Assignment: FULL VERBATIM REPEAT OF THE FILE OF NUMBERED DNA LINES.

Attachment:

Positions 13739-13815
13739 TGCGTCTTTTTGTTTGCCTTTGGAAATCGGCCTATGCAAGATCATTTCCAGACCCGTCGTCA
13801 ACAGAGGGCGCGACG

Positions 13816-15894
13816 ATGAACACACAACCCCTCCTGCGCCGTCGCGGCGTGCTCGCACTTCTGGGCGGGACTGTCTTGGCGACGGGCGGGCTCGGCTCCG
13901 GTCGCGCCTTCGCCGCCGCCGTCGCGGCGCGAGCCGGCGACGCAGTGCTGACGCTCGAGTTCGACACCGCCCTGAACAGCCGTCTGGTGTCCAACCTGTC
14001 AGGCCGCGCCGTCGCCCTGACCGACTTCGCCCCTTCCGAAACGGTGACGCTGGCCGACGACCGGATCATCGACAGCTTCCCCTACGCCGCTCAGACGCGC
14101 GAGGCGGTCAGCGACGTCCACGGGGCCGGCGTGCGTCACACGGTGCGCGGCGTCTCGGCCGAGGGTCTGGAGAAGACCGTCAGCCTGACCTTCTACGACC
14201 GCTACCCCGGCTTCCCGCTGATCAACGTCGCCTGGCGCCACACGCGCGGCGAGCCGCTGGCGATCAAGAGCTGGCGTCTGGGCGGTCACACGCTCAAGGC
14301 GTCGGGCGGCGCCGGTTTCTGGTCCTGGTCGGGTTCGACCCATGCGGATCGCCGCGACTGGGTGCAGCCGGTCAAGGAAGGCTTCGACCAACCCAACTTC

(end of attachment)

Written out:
Positions 13739-13815
13739 TGCGTCTTTTTGTTTGCCTTTGGAAATCGGCCTATGCAAGATCATTTCCAGACCCGTCGTCA
13801 ACAGAGGGCGCGACG

Positions 13816-15894
13816 ATGAACACACAACCCCTCCTGCGCCGTCGCGGCGTGCTCGCACTTCTGGGCGGGACTGTCTTGGCGACGGGCGGGCTCGGCTCCG
13901 GTCGCGCCTTCGCCGCCGCCGTCGCGGCGCGAGCCGGCGACGCAGTGCTGACGCTCGAGTTCGACACCGCCCTGAACAGCCGTCTGGTGTCCAACCTGTC
14001 AGGCCGCGCCGTCGCCCTGACCGACTTCGCCCCTTCCGAAACGGTGACGCTGGCCGACGACCGGATCATCGACAGCTTCCCCTACGCCGCTCAGACGCGC
14101 GAGGCGGTCAGCGACGTCCACGGGGCCGGCGTGCGTCACACGGTGCGCGGCGTCTCGGCCGAGGGTCTGGAGAAGACCGTCAGCCTGACCTTCTACGACC
14201 GCTACCCCGGCTTCCCGCTGATCAACGTCGCCTGGCGCCACACGCGCGGCGAGCCGCTGGCGATCAAGAGCTGGCGTCTGGGCGGTCACACGCTCAAGGC
14301 GTCGGGCGGCGCCGGTTTCTGGTCCTGGTCGGGTTCGACCCATGCGGATCGCCGCGACTGGGTGCAGCCGGTCAAGGAAGGCTTCGACCAACCCAACTTC